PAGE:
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10 Cup Drivers to Watch out for in NASCAR’s Next Decade

10 Cup Drivers to Watch out for in NASCAR's Next Decade
r/NASCAR

NASCAR

10 Cup Drivers to Watch out for in the Next Decade of NASCAR

A new decade of racing is on the horizon. A chance is here for one or several young drivers to define this era of NASCAR Cup Series racing. The past decade was certainly the era of Johnson, Busch, Harvick, Keselowski, and others. Will part of NASCAR’s newest generation of talent make the 2020s their own time to shine? Let’s take a look at ten young drivers who could elevate their game to all-star levels in the coming seasons.

Chase Elliott

In some aspects, Chase Elliott already is a superstar-level driver. He is already a six-time Cup Series race winner, two-time Most Popular Driver, and has made deep Playoff runs in each of his four seasons. What is keeping the second-generation driver from the next stage, contending for championships? In the 2019 Playoffs it was certainly a case of bad luck. In the Round of 8, mechanical issues and self-inflicted errors caused the #9 team to have three-straight sub-30th place finishes. With so few bonus points to fall back on from the Regular Season, Elliott exited the Playoffs after this round.

Can Chase Elliott rise up to the challenge and contend for Cup Series titles in the coming years? With more experience under the 24-year-old’s belt, his prowess and ability at managing a full season will only improve. He has fought tooth and nail for a Championship 4 spot in previous seasons. This Hendrick Motorsports team is more than capable of mounting title runs throughout the next decade.

Kyle Larson

The other six-time Cup Series winner on this list, Kyle Larson reemerged in 2019 after ending his long losing streak at Dover in October. This timeliest of wins helped propel Larson to a career-best sixth-place points finish for 2019. As questions surround Larson’s future with Chip Ganassi Racing after 2020, can the #42 team have another breakout season like 2017? Two years ago, Larson scored four wins, 20 top-10s, and over 1300 laps led. Larson was a strong title contender until the Round of 12.

If Larson’s team can continue to bring fast cars to the track on a weekly basis, then expect the #42 to visit victory lane regularly in 2020. The addition of Kurt Busch’s veteran presence to Ganassi has elevated both teams. The elder Busch has helped refine Larson’s raw talent. Larson came into the Cup Series with a lot of hype and excitement back in 2014. However, he has yet to deliver regular consistency. With the same rules package in place for 2020, Larson’s adjustment to this style of racing should pay dividends on tracks such as Bristol or Chicagoland.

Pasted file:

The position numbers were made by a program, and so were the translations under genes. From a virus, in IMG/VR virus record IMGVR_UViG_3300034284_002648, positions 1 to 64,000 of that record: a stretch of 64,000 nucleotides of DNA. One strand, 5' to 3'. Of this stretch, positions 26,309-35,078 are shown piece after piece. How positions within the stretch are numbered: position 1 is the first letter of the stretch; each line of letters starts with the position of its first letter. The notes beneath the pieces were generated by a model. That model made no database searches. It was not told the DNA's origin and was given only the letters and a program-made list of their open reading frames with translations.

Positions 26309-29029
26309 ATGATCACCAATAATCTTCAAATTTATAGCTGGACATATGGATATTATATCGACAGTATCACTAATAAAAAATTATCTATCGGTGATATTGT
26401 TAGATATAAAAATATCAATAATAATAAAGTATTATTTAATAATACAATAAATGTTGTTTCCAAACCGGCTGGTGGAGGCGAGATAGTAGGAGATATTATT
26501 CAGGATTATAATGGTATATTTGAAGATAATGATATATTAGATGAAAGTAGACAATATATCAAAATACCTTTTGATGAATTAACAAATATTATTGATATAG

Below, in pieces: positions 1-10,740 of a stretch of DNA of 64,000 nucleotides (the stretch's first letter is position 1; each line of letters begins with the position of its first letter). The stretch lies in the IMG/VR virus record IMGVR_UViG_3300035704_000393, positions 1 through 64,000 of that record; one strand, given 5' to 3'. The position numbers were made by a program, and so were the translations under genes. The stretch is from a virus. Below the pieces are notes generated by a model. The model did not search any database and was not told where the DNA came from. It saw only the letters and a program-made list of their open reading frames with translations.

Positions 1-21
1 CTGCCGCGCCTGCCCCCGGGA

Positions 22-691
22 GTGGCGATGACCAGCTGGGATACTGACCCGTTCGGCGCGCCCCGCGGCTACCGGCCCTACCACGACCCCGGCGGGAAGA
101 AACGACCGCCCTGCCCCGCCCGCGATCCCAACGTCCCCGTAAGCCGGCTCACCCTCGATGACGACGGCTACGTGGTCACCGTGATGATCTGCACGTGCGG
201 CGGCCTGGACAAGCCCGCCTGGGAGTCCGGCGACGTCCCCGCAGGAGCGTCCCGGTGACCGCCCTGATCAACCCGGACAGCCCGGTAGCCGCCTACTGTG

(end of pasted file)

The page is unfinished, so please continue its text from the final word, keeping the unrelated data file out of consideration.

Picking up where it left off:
Bubba Wallace

Perhaps the most controversial name on this list, Bubba Wallace is a driver whose talent has not been on full display in the Cup Series. Wallace, 26, has been mired in the back half of the pack most weeks over the past two years in the underfunded Richard Petty Motorsports #43 Chevrolet. However, he has had a few breakout performances. This includes a runner-up in the 2018 Daytona 500, and a third-place run this past year at Indianapolis.

With sponsorship news coming in January, Wallace will likely have newer cars to race for 2020. It was in a brand-new car that Wallace placed third in this year’s Brickyard 400. While Wallace will not become a race-winning driver overnight, this is a big step in the right direction for RPM.

Erik Jones

Already with three years of Cup experience behind him, Erik Jones seems primed to take the leap into a consistent winner. With one victory in each of the last two seasons, Jones has established himself as a regular Playoff threat. However, he’s lacking in consistency and laps led against his three Joe Gibbs Racing teammates.

Can ‘That Jones Boy’ take the next step towards Cup Series stardom in 2020? The #20 Toyota is in desperate need of a more constant presence in the top-10. Jones scored 17 top-10s in 2019. That mark is only one off of his career-best season from 2018, as the 20 became consistent in the second half of the year. Jones also needs to stay out of trouble in the opening round of the Playoffs. Crashes in the opening race at Las Vegas have led to his elimination in each of the last two years. More consistency and just a little bit of luck will turn this 20 team back towards its winning ways.

Ryan Blaney

Despite setting career highs in top-fives (11) and top-10s (18), Ryan Blaney still only scored the lone win at Talladega in 2019. Since joining the Cup Series, Blaney has earned a single win in three of the last four seasons, with a best points finish of seventh this year. Blaney is distanced from his Penske teammates Keselowski and Logano though, as the two of them are consistent multi-race winners and championship threats. What is keeping Blaney from joining his teammates at this elite status? While Blaney’s last two victories have come in the Playoffs, they have preceded rounds that the #12 team did not survive. Blaney is in need of more regularity throughout the early weeks and months of the year, to build up more of a points cushion. Should the #12 earn a win early in the Regular Season, that would only up their Playoff chances.